Atmosphere & Mood in Watercolour - Joseph Zbukvic


Atmosphere & Mood in Watercolour

Artist: Joseph Zbukvic
Language: English 60 mins
Format: PAL DVD
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Price: £28.55 (Inc VAT where applicable + P&P worldwide)

Joseph is a highly regarded Australian watercolour artist who has the ability to create a magical atmosphere and mood in his paintings. In this film we follow him as he paints in Australia and Venice. He paints a busy Melbourne street full of movement and life as well as the marina at Williamstown with its boats and the city of Melbourne in the background. In Venice he paints a view of the fish market on the Grand Canal. Boats, cars, buildings and figures are all portrayed in an impressionistic manner.

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LEISURE PAINTER - January 2004

This is an excellent film in which not only is it fascinating and instructive to watch Joseph Zbukvic at work, equally there is much that encourages us to question and in consequence hopefully improve our own approach to watercolour painting. For Joseph, one of the most important aims in painting is to capture a sense of place, and this is a quality that should be conveyed in a personal way, he believes, without being over-anxious about depicting exactly what is there. He reminds us that, as artists, we are "telling a story, not picture-taking". We can use a camera to take pictures!

"The greatest enemy of watercolour is deadness - dull, flat colour," Joseph explains. The best way to avoid this, he says, is to give due consideration to the consistency of the paint and the timing: when to tackle a certain area or effect, and which type of brush strokes to use. He demonstrates these points perfectly in the four different subjects that he chooses to paint, selecting locations in Melbourne, where he lives, and in Venice. Obviously relishing the challenge of busy, complex subjects, he paints a view across the marina at Williamstown, one of the main streets in Melbourne, the fish market in Venice, and a Venetian canal scene.

"Tone is definitely your number one weapon," he advises. And this is how he begins, by thinking in terms of tone rather than colour. "Ask yourself, is it light or dark, warm or cool?" he says. He works on 140lb (300gsm) Saunders Waterford Rough paper, starting with a pencil drawing to establish the general structure and composition and then adding wet-in-wet washes to set the tonal range of the subject and indicate the mood and atmosphere. Next he works over the preliminary washes where necessary to enhance the tonal contrast and then he adds what he calls the "calligraphic marks", the touches and details that give the painting its individuality and impact.

This is his general approach but, as each demonstration proves, no two paintings can ever be tackled in the same way. Watercolour is a tricky medium and there is no precise methodology. "Take risks and change your mind as you go along," encourages Joseph Zbukvic. One of the strengths of his film is that it shows that success depends to a large extent on respecting the medium and responding to events as they occur in the painting.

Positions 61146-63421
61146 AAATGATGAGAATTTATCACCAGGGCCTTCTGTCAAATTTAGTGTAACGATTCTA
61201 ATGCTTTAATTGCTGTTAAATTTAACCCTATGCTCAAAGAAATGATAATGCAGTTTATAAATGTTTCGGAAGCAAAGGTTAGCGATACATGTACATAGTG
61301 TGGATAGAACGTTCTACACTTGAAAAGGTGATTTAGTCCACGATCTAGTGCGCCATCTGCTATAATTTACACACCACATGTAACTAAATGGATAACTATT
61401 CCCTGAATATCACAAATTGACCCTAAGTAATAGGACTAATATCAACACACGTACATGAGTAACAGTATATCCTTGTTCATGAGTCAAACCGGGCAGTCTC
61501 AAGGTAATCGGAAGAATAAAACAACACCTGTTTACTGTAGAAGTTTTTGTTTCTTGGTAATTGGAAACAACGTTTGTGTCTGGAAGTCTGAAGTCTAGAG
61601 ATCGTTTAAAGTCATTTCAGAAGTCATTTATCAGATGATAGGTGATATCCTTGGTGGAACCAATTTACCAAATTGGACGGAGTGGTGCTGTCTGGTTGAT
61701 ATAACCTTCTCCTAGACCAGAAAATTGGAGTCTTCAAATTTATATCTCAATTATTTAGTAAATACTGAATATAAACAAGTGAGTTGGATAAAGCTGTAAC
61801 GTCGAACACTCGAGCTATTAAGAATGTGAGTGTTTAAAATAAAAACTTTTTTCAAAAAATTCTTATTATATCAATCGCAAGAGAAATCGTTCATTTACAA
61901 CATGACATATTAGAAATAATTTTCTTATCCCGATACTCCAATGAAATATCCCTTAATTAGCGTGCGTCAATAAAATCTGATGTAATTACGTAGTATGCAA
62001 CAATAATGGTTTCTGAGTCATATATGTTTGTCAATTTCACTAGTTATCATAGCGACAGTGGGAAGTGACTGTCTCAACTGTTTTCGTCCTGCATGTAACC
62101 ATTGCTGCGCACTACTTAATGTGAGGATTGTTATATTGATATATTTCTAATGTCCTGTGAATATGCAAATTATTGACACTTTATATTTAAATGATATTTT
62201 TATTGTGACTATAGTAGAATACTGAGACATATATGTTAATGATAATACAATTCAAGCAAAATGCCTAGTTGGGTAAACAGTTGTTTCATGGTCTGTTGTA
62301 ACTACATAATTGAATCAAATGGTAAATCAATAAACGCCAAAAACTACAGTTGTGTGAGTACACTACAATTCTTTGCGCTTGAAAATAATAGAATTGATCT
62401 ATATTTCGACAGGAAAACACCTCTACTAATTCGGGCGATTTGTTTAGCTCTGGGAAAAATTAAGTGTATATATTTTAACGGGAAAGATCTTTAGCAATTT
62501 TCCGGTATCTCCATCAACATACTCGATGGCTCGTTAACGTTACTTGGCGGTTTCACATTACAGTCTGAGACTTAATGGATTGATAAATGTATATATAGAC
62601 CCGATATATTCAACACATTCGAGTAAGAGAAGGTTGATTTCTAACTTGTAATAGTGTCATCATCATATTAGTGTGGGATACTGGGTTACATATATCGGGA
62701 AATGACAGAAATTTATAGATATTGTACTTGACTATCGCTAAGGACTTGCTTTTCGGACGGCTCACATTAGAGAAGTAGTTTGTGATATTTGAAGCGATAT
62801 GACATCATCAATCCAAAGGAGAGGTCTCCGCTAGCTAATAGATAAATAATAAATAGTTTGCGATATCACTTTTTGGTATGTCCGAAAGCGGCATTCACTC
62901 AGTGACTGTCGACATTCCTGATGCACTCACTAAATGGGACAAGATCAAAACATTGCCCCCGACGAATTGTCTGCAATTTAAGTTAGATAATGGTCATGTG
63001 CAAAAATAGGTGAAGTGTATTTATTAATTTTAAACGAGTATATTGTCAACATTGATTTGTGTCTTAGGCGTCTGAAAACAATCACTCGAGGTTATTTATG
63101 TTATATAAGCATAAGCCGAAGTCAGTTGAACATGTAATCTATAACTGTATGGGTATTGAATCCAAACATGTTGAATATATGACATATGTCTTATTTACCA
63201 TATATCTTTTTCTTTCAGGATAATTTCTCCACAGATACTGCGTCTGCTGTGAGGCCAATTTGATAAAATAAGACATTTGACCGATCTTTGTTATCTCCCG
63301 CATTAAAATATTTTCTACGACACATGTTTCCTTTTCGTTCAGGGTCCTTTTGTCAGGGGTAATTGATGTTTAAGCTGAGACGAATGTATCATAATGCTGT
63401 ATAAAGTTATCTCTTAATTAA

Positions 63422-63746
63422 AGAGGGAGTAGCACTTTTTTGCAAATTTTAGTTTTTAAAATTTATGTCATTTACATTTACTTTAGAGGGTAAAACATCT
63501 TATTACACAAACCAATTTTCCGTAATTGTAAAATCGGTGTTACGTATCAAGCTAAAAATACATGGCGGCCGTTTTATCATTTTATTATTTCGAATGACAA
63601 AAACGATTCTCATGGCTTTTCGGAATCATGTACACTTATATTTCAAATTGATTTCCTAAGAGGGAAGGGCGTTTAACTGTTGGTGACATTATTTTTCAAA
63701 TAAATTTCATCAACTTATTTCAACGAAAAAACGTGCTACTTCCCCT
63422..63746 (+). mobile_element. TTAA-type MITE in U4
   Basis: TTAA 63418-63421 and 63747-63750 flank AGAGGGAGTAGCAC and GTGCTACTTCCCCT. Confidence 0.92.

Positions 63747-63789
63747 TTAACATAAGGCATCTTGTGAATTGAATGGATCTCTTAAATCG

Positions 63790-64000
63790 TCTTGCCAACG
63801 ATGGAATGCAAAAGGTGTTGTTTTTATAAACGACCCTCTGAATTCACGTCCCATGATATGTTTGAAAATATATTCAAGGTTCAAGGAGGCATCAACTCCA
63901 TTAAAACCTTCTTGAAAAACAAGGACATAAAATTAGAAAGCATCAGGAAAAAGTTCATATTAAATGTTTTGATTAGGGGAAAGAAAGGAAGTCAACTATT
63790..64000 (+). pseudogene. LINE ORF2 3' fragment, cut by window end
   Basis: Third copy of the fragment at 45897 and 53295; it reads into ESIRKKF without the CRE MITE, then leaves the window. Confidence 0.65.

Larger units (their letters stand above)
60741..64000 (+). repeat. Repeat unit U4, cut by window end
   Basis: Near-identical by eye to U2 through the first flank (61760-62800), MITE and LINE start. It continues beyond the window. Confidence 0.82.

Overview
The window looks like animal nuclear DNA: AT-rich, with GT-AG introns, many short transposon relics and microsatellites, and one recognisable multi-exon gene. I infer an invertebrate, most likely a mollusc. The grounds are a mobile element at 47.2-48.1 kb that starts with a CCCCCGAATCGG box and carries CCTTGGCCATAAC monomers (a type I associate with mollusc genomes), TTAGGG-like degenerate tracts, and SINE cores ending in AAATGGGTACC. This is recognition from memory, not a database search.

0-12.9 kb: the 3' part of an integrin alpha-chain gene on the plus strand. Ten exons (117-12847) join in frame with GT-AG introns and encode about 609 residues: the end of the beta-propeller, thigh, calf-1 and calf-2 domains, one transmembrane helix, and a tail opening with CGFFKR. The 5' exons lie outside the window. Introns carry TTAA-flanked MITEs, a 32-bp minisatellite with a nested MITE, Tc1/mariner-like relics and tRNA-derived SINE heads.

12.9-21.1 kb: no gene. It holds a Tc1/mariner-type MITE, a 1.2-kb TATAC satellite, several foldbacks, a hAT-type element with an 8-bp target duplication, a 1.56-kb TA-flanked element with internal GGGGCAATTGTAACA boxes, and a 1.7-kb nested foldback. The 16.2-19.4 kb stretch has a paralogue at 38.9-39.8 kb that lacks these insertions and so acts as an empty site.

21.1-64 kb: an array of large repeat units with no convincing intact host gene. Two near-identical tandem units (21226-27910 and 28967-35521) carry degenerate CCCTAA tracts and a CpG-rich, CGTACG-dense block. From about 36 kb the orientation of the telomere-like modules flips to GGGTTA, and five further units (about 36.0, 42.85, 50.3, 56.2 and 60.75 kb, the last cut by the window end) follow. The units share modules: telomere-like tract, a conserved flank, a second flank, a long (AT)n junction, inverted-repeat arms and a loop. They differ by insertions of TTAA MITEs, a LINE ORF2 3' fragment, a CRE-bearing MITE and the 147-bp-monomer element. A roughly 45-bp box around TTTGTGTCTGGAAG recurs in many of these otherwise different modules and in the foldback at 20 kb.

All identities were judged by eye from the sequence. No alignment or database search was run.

THE ARTIST - October 2003

The highly accomplished painter, Joseph Zbukvic relishes the challenge of busy, panoramic subjects painted on the spot, and in Atmosphere & Mood in Watercolour we can enjoy looking over his shoulder as he tackles subjects including the marina at Williamstown, one of the main streets in central Melbourne and, in contrast although just as noisy and bustling, the fish market in Venice.

The best artists and tutors make no secret of the fact that watercolour is a tricky medium and they do not try to deceive us into thinking that there are quick-fix solutions. I particularly like the way that Joseph Zbukvic encourages us to take risks in our paintings and "to change your mind as you go along", for this surely is the most effective means of developing individual style and producing work that is original and interesting

Joseph paints on 140lb (300gsm) Saunders Waterford Rough. He starts by making a pencil drawing to establish the general structure and composition, and this also gives him the confidence and freedom to work quite loosely in the subsequent painting stages. Much of the initial painting is in the form of wet in-wet washes, which set the tonal scope of the subject and begin to create the mood. Indeed, his advice is to think in terms of tone rather than colour: "Ask yourself, is it light or dark, warm or cool?" he says.

Next he shows us how he works over the preliminary washes, for the most part using a large mop or sable brush, but now mostly painting with "calligraphic" marks, applying these with a quick touch and keeping everything lively and interesting. Throughout, the emphasis is on connecting shapes to make a coherent whole, and the overall message is: "Indicate, don't state".

Reviews are shown below. Why not submit your own review?

 (10/10)  Submitted by: Dave Betty 5-Jan-2012
This was the DVD that introduced me to the master painter JZ and what a painter he is! Complex subjects are simplified and made to look easy by him but so difficult for others. I was hooked from the beginning and I still am. Great DVD

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